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Carbon biogeochemistry of the Betsiboka estuary (north-western Madagascar)
Ralison, O.H.; Borges, A.V.; Dehairs, F.; Middelburg, J.J.; Bouillon, S. (2008). Carbon biogeochemistry of the Betsiboka estuary (north-western Madagascar). Org. Geochem. 39(12): 1649-1658.
In: Organic Geochemistry. Elsevier: Oxford; New York. ISSN 0146-6380; e-ISSN 1873-5290, more
Peer reviewed article  

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    Marine/Coastal; Brackish water; Fresh water

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  • Middelburg, J.J., more
  • Bouillon, S., more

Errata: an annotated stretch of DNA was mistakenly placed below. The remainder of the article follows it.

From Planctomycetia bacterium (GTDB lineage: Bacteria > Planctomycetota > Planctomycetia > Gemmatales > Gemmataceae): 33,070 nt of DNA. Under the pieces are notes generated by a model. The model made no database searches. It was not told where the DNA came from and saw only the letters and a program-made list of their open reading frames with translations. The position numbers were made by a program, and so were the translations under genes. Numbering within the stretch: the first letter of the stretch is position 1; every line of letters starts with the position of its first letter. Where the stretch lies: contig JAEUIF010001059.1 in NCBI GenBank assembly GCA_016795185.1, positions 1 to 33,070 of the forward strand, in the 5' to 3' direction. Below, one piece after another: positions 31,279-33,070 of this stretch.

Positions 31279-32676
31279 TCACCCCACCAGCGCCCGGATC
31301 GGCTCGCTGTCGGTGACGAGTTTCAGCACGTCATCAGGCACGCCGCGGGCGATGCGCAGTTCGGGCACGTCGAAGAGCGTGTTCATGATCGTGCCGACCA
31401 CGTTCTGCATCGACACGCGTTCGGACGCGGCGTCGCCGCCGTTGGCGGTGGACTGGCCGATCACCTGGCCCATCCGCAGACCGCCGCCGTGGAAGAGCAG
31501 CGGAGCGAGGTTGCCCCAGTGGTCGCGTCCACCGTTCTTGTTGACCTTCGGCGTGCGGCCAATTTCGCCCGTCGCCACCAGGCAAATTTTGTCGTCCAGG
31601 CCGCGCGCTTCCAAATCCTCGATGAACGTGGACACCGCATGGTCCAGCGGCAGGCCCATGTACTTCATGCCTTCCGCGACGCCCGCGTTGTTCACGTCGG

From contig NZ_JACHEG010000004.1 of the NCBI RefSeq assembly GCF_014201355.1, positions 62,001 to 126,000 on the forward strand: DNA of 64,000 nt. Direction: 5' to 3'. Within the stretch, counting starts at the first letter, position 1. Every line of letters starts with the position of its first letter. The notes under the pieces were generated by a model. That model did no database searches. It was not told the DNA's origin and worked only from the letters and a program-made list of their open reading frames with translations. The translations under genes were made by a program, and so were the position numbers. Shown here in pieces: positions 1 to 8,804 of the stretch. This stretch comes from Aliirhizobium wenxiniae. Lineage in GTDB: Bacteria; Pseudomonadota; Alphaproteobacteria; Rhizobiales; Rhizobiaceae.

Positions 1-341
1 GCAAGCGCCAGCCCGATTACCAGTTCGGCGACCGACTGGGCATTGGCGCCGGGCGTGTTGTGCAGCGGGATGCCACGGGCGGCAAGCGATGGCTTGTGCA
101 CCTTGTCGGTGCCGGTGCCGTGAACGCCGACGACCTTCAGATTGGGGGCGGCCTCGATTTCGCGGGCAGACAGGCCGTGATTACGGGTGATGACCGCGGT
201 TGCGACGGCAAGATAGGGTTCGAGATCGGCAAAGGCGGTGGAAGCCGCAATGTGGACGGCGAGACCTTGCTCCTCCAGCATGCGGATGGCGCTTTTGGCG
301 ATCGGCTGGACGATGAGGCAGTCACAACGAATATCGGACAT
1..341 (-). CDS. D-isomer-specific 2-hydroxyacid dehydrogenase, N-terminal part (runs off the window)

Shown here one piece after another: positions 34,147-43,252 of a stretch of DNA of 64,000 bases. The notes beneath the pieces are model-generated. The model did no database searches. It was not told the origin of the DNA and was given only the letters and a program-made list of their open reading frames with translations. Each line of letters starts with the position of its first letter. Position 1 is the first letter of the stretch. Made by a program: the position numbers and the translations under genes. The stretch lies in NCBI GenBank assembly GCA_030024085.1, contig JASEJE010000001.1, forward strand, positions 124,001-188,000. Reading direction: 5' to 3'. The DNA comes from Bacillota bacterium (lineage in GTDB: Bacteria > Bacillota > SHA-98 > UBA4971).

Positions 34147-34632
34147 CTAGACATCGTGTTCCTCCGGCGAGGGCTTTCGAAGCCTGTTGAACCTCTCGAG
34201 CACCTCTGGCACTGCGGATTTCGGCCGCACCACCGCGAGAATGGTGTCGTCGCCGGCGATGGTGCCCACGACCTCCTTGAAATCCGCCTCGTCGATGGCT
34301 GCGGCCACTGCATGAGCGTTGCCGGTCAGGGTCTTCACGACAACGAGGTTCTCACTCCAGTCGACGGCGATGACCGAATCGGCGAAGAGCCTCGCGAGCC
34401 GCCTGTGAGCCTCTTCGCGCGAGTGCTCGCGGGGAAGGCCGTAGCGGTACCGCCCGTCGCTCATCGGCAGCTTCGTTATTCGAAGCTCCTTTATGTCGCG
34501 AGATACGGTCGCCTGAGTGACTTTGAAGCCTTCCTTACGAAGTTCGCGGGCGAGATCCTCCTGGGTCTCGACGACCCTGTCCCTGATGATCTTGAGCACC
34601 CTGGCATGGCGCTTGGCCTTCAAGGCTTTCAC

Madagascar’s largest estuary (Betsiboka) was sampled along the salinity gradient during the dry season to document the distribution and sources of particulate and dissolved organic carbon (POC, DOC) as well as dissolved inorganic carbon (DIC). The Betsiboka was characterized by a relatively high suspended matter load, and in line with this, low DOC/POC ratios (~0.4–2.5). The partial pressure of CO2 (pCO2) was generally above atmospheric equilibrium (270–1530 ppm), but relatively low in comparison to other tropical and subtropical estuaries, resulting in low average CO2 emission to the atmosphere (9.1 ± 14.2 mmol m-2 d-1). Despite the fact that C4 vegetation is reported to cover >80% of the catchment area, stable isotope data on DOC and POC suggest that C4 derived material comprises only ~30% of both pools in the freshwater zone, increasing to ~60–70% and 50–60%, respectively, in the oligohaline zone due to additional lateral inputs. Sediments from intertidal mangroves in the estuary showed low organic carbon concentrations (<1%) and d13C values (average -19.8‰) consistent with important inputs of riverine imported C4 material. This contribution was reflected in d13C signatures of bacterial phospholipid derived fatty acids (i + a15:0), suggesting the potential importance of terrestrial organic matter sources for mineralization and secondary production in coastal ecosystems.

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